“On the Cross of Calvary”

"…And He bowed His head, and gave up the ghost" (Jn. 19:30)

     INTRO.: A song which reminds us of how Jesus bowed His head and gave up His spirit when He died is "On the Cross of Calvary" (#309 in Sacred Selections for the Church). In most of our older books, the text is attributed to "C. F. G" (although in some books it looks like "C. F. O.," probably due to smudging of ink.) It was believed to have been first published in the 1886 Good News in Song edited by Joshua Gill and George A. McLaughlin (1851-1933). Some have assumed that the "C. F. G." may have referred to Joshua Gill. However, it would seem that in Good News in Song, the hymn was attributed to Lizzie Douglas Foulkes DeArmond (1843-1936). DeArmond was a hymn writer who is also credited with "Good Night and Good Morning," "If Your Heart Keeps Right," and "Oh, the Things We May Do." Gill may have altered or arranged the words of "On the Cross of Calvary" for his book.

     Further research has indicated that the text was actually written by Sarah Jean Graham, who was born around 1854 and was a member of the Salvation Army at Lindsay in Ontario, Canada. It is reported that her fiance died of tuberculosis and that she never recovered from that trauma. "On the Cross of Calvary" first appeared in the initial issue of the Salvation Army’s Musical Salvationist in July of 1866. The author was not listed at the beginning, but in the 1931 San Francisco, CA, issue of Salvation Army magazine The War Cry, Thomas W. Scott credited the song to Graham, who had died around 1889. The tune is sometimes attributed to William James Kirkpatrick (1838-1921). However, he is not identified as the composer in either the Musical Salvationist or Good News in Song, but was later said to have arranged it in 1906.

     Among hymnbooks published by members of the Lord’s church during the twentieth century for use in churches of Christ, the song appeared in the 1923 Choice Gospel Hymns edited by Thomas B. Mosley; the 1927 Sweeter Than All Songs edited by C. M. Pullias; the 1935 Christian Hymns (No. 1) edited by L. O. Sanderson; the 1940 Complete Christian Hymnal and the 1960 Hymnal both edited by Marion Davis; and the 1944 Gospel Songs and Hymns edited by Will W. Slater. Today it may be found in the 1971 Songs of the Church edited by Alton H. Howard; and the 1992 Praise for the Lord edited by John P. Wiegand; in addition to Sacred Selections, and the 2007 Sacred Songs of the Church edited by William D. Jeffcoat.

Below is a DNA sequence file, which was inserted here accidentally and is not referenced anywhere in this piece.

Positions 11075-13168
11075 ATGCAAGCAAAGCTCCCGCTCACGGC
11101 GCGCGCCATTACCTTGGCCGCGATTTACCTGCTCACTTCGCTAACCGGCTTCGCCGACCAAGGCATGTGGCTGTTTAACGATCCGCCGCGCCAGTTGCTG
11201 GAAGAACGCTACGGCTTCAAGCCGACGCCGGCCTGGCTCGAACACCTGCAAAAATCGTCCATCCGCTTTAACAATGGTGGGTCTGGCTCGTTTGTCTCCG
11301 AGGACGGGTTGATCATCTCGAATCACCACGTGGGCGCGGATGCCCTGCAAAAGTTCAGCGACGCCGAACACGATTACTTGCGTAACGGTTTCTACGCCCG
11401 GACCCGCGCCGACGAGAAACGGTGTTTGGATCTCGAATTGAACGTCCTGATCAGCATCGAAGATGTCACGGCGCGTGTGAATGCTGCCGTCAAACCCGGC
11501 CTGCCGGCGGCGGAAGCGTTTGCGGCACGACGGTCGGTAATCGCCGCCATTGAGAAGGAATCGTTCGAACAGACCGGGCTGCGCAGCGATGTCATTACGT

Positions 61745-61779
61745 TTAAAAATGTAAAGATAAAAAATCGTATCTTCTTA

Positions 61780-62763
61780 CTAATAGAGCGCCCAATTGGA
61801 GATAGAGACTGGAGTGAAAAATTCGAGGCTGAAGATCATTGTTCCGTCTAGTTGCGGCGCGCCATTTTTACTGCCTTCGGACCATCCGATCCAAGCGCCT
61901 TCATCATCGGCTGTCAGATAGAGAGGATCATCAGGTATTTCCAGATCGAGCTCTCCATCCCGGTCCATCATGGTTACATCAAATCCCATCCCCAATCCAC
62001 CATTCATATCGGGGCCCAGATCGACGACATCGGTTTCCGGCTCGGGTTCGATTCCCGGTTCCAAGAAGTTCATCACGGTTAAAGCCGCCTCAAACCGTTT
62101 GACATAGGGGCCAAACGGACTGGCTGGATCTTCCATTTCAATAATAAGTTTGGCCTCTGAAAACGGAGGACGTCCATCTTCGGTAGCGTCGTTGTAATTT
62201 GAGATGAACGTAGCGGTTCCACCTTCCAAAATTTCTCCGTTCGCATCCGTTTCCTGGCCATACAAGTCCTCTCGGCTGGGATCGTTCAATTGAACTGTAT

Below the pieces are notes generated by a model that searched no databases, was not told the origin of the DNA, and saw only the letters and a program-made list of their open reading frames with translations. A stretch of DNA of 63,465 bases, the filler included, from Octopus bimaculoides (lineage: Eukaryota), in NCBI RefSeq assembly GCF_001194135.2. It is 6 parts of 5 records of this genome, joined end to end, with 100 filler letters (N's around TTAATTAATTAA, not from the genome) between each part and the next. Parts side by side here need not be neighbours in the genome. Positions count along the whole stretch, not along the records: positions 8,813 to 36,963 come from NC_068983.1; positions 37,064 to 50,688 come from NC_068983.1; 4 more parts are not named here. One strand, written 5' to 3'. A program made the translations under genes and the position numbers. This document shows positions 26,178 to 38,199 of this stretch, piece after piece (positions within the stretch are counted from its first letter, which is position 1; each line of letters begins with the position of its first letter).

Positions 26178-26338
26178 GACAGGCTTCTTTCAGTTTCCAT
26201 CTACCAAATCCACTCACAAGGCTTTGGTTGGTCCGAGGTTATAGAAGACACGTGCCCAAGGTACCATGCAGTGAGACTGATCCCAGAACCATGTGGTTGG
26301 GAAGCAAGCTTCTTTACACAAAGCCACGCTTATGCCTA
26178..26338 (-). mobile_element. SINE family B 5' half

The song emphasizes several facts related to what happened on the cross.

I. Stanza 1 talks about the shedding of Jesus’s blood
"On the cross of Calvary, Jesus died for thee and me;
There He shed His precious blood, That from sin we might be free.
O, the cleansing stream doth flow, And it washes white as snow:
It was for me that Jesus died On the cross of Calvary."
 A. Calvary is the Latin name for the hill Golgotha upon which Jesus died for us: Lk. 23:33
 B. It was there that Jesus shed His blood for the remission of our sins: Matt. 26:28
 C. As a result of this cleansing stream, those who come to Christ can be washed as white as snow: Isa. 1:18

II. Stanza 2 talks about the demonstation of God’s love
"O what wondrous, wondrous love Brought me down at Jesus’ feet!
O such wondrous, dying love Asks a sacrifice complete!
Lord, I give myself to Thee, Soul and body Thine to be:
It was for me Thy blood was shed On the cross of Calvary."
 A. In the death of Christ for sinners God demonstrated His wondrous love: Rom. 5:8
 B. However, such wondrous love asks us in turn to present ourselves a living sacrifice to God: Rom. 12:1-2
 C. Therefore, we must give ourselves wholly to Him, living Him with all our heart, soul, mind, and strength: Mk. 12:29-30

III. Stanza 3 talks about the cleansing from sin that is available
"Take me, Jesus, I am Thine, Wholly Thine forevermore.
Blessed Jesus, Thou are mine; Dwell within forevermore.
Cleanse, O cleanse my heart from sin; Make and keep me pure within:
It was for this Thy blood was shed On the cross of Calvary."
 A. In order to have the blessings of God’s love, we must let Jesus take us so that we can be wholly His in obedience to His will: Heb. 5:8-9
 B. Only when we do this can we expect Him to be ours and dwell within our hearts by faith: Eph. 3:17
 C. And only then will He cleanse our hearts from sin as He did David: Ps. 51:7-11

IV. Stanza 4 talks about the suffering that Jesus experienced for our freedom
"Clouds and darkness veiled the sky When the Lord was crucified;
‘It is finished,’ was His cry When He bowed His dead and died.
It was finished there for me; All the world may now go free:
It was for me that Jesus died On the cross of Calvary."
 A. While Jesus was on the cross being crucified, clouds and darkness veiled the sky: Mk. 15:33
 B. When He died, Jesus said, "It is finished," because that is what He came to do–finish God’s scheme of redemption for us: Jn. 17:4
 C. Because it was finished, the whole world may now be free from sin: Rom. 6:17-18

     CONCL.: The chorus repeats the fact that it was on Calvary that Jesus died for each one of us.
"On Calvary, on Calvary,
It was for me that Jesus died On the Cross of Calvary."
In many churches it is a custom to sing a song before the Lord’s supper that is specifically designed to prepare the minds of the worshippers for partaking of the divine feast. This song has often been used for such a purpose, and it is a good one to do so, since the communion is a time when we especially need to remember that Jesus died for us "On the Cross of Calvary."


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